So how do you move somebody past a perspective of (paraphrasing), "I'm not happy with how this turned out, but I think it's an honest mistake. I think Republicans are trying to do the right thing in general, and they've just delivered poorly with this bill, but I still support them overall."?
Heebie's take: I've got two thoughts:
1. I also have had the passing thought that I'd put up a lot of bullshit if I had a Democratic congress mostly pushing bills I like. The thought experiment doesn't quite apply very well here - I'm having a hard time thinking of any policy the Republicans are pushing that benefits poor Kentucky residents. But when it comes to Trump's treason and tweet-storms and financial improprieties: how much would I put up with if he were signing progressive legislation?
2. Remember, for every article about the rural Trump yokel, you must have two about the utterly amoral suburban white-flight Trump voter despicable shithead. To what extent does this person care if Obamacare is dismantled? Probably uneven, according to the wealth of their extended family and whether they're in a state that expanded Medicaid.
In the wealthy suburbs of Louisville, where they voted for Trump out of greed, religion, and Fox brainwashing, how are they feeling about Kynect?
These folks are something else.
The family has spent much of the past 20 years in the jungles of Burma, where David Eubank founded the Free Burma Rangers, a humanitarian organization that provides emergency medical care, shelter and food supplies in the country's long-running civil war. They traveled to Iraq two years ago, at first working alongside Kurdish peshmerga forces in the war against the Islamic State. The family has also worked in Sudan and made two trips to the Kurdish areas of Syria. The war in Mosul, however, is more intense than anything they have experienced...
"They've been shelled, shot at, they've grown up like this," David Eubank said. "Our deal is that if there's another family there, we can be there. Americans aren't worth more than anyone else."
The video in that piece is intense. Courage of your convictions, indeed.
I guess we should have a dedicated Comey thread? It feels like it's been overhyped, but maybe I'm just used to horrifying bombshells about the Trump administration. Yawn, more treason?
One of the things that's always driven me a little nuts is when people rationalize bad refereeing/umpiring by saying it's part of the "human element" of the game. They're just mistakes, and they make the game worse. Don't pretend a ref missing a call and perpetrating a (small) injustice is the rough-hewn artisanal edge of the game-object.
This is all by way of saying that baseball seems to be bullshit. I count roughly (I'm only human) 40 called strikes. Of those, about 16 seem to be outside the strike zone. Why even have an umpire? You'd get a better percentage with call-your-own. Because this is baseball, I'm sure someone has done the math, but I'd be interested to see how many balls get called strikes plotted against some sort of "star player" rating. I doubt the fifth man in the Reds rotation is getting Kershaw's percentage.
Clayton Kershaw did a great job of keeping the ball down today. He's pretty good. pic.twitter.com/YrfkfADSCc— Daren Willman (@darenw) June 7, 2017
Nevada legislature passes legislation to make Medicaid available to all. Hopefully the governor signs it.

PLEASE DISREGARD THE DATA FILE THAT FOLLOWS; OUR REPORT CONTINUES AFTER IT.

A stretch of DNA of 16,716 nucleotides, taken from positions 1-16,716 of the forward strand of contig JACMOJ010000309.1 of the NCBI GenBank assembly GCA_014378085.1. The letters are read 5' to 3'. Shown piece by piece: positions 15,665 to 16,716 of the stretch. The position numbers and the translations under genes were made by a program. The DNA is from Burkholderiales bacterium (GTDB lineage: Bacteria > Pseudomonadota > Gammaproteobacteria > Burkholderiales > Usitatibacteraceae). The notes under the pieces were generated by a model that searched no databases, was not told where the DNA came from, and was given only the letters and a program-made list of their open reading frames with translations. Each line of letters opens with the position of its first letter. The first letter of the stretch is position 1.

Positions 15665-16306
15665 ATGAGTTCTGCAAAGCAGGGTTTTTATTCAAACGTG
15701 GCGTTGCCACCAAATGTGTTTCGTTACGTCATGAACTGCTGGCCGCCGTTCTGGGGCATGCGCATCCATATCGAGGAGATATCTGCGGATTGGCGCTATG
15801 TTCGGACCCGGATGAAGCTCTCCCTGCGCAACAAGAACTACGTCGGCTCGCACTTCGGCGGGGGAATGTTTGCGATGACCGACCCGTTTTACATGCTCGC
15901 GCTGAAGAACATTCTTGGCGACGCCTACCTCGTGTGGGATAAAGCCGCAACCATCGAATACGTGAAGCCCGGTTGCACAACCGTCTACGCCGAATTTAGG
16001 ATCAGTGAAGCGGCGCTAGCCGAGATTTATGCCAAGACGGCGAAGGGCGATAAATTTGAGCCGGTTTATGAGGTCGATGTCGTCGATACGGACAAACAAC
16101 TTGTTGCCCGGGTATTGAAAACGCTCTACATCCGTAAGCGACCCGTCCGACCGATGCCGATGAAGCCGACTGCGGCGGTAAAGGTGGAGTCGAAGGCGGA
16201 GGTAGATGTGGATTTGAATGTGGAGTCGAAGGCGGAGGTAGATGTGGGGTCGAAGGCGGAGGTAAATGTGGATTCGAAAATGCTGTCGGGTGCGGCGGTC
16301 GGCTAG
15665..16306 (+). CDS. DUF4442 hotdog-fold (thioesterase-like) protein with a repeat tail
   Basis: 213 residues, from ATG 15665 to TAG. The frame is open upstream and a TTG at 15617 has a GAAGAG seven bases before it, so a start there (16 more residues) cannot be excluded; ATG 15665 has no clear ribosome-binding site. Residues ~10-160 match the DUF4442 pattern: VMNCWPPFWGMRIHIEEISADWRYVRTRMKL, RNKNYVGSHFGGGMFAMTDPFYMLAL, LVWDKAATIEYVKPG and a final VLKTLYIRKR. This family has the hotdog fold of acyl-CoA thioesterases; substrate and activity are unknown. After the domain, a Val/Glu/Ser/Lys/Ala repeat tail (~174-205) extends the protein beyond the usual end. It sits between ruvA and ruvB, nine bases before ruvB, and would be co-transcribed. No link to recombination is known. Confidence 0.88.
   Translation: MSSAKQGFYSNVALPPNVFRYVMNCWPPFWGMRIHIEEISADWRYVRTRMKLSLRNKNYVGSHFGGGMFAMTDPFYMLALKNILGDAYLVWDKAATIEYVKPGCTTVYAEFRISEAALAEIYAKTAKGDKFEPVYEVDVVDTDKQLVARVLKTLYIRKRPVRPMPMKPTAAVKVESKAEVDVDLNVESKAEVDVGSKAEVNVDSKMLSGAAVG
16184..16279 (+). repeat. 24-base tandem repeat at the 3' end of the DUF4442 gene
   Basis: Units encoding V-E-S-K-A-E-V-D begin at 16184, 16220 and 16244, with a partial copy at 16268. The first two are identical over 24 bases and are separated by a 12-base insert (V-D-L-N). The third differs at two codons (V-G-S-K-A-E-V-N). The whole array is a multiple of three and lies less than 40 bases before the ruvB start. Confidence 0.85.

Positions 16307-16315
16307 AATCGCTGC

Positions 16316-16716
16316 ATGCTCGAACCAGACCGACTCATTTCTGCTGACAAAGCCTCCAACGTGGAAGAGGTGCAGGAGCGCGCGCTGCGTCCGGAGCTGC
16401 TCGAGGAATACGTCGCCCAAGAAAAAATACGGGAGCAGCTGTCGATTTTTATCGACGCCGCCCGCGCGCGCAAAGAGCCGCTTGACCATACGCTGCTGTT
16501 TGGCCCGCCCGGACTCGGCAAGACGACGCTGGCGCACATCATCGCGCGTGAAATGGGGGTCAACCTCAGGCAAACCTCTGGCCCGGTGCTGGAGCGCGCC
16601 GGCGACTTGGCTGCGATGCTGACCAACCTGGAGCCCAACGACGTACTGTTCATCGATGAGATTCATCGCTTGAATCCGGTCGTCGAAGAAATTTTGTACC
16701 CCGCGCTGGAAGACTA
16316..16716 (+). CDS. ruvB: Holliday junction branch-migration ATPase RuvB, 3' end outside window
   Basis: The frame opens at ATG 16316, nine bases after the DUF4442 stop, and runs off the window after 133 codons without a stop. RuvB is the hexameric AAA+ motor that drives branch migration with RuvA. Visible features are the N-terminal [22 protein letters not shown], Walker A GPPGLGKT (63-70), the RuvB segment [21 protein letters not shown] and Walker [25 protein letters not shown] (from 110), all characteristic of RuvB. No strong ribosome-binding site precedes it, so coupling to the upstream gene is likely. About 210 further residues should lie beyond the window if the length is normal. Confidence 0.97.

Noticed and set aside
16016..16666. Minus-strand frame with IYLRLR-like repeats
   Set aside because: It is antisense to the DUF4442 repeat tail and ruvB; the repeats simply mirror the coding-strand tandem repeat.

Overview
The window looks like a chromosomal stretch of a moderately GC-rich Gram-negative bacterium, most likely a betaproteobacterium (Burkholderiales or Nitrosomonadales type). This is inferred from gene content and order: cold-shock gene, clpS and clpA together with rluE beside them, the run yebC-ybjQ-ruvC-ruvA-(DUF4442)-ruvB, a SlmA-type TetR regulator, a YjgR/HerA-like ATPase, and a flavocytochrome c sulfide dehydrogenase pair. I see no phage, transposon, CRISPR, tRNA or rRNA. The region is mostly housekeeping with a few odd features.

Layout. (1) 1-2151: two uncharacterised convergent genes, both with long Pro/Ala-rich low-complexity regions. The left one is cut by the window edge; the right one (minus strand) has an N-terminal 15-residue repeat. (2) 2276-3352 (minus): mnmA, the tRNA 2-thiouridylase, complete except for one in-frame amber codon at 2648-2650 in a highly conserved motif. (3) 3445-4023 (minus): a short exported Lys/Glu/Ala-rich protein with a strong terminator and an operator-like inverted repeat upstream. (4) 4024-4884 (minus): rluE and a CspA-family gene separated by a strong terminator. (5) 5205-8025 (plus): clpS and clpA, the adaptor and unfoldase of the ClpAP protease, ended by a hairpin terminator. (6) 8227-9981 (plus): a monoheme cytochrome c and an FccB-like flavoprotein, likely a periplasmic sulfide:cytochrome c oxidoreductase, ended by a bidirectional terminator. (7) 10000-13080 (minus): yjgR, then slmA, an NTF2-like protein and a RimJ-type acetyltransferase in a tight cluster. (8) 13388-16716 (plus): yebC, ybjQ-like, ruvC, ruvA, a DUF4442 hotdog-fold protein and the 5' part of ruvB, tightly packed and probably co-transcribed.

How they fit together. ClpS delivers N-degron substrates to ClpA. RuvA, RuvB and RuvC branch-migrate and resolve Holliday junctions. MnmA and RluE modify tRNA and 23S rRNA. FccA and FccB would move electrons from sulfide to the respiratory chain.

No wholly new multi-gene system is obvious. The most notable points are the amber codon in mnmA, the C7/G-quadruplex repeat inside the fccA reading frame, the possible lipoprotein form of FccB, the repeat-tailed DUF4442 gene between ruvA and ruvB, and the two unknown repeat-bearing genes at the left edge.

On Medicare vs. Medicaid:
In the wake of Trump's election, health policy experts have begun to explore whether it might make more sense to build a national health care system around Medicaid rather than Medicare.
"Medicaid is the better fit," Columbia University's Michael Sparer recently wrote at the New York Times. It has a more generous benefits package, is less costly and is developing more innovative care-management strategies. Moreover, the integration of the Obamacare exchanges into Medicaid would be relatively seamless: Many health plans are already in both markets.
Another perk for expanding Medicaid: if the saying goes "programs for the poor are poor programs", then expanding Medicaid to nonpoor people might improve funding for poor people currently served.
Also, it's funny/odd to me sometimes that Nevada and Arizona are such different places.
So, any news? The Trumps divert money from kids with cancer, the former FBI director will detail the president's obstruction (without calling it obstruction), imminent war in the MIddle-East, terrorist attacks in Iran, and your printer is a tattletale. There are probably ten other things that could make the list. But what I was thinking this morning is that the people in Bend probably make "bend over again" jokes every time their taxes go up.
Omar Amin (born Johann von Leers; 25 January 1902 - 5 March 1965) was an Alter Kämpfer and an honorary Sturmbannführer in the Waffen SS in Nazi Germany, where he was also a professor known for his anti-Jewish polemics. He was one of the most important ideologues of the Third Reich, serving as a high-ranking propaganda ministry official. He later served in the Egyptian Information Department, as well as an advisor to Gamal Abdel Nasser. He published for Goebbels, in Peron's Argentina and for Nasser's Egypt. He converted to Islam, and changed his name to Omar Amin.
Churning out anti-Semitic propaganda was, apparently, the learn-to-code job security of the first half of the twentieth century.
I was too young to hear anything about Iran-Contra in real time, but I remember finding the whole thing astonishing as a teenager when it was explained to me. It just seemed so globally far-flung, and I was still getting used to the idea that CIA was a bastion of nefarious plots.
What was it like, at the time? What I'm specifically curious about is how the media covered it. Was it like Russian meddling last fall, where it was covered but only in overly-intellectual terms, bizarrely absent any emotional plea that a big outrageous thing was happening? Was it covered responsibly? Was it covered in a way where the average American was aware that it was a thing?
If Unfogged had been around, what would the Unfogged take have been?